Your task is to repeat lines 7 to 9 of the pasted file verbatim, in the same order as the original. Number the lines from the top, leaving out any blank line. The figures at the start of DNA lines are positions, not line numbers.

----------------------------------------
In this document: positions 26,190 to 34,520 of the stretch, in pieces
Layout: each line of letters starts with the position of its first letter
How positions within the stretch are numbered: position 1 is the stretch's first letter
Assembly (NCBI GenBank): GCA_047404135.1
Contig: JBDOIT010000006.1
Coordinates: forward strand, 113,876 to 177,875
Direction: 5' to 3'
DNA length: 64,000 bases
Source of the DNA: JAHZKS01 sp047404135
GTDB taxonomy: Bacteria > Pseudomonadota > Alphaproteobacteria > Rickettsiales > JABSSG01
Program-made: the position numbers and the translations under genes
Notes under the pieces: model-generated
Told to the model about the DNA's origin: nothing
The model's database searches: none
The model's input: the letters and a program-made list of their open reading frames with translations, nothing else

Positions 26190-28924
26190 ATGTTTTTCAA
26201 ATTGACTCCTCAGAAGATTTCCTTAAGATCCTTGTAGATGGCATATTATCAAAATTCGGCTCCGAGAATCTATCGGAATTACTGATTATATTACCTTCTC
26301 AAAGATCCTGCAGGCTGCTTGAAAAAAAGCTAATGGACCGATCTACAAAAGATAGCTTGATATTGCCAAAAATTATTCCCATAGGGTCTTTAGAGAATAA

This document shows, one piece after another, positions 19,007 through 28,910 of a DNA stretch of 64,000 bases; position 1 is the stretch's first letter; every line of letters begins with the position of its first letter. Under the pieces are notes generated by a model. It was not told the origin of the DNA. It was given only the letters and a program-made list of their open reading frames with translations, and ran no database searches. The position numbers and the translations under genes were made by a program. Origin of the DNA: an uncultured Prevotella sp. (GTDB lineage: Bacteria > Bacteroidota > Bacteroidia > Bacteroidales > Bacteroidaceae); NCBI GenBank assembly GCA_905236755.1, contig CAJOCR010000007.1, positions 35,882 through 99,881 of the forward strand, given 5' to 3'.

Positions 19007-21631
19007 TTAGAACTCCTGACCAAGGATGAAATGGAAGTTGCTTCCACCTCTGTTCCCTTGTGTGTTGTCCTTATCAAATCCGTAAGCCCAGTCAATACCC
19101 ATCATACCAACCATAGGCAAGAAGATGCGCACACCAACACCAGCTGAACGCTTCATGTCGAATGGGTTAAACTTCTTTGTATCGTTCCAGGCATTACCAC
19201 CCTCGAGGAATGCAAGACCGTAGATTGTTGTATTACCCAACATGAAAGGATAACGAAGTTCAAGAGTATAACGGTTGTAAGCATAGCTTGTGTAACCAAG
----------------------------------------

Direction: 5' to 3'
DNA length: 64,000 bases
Source of the DNA: JAHZKS01 sp047404135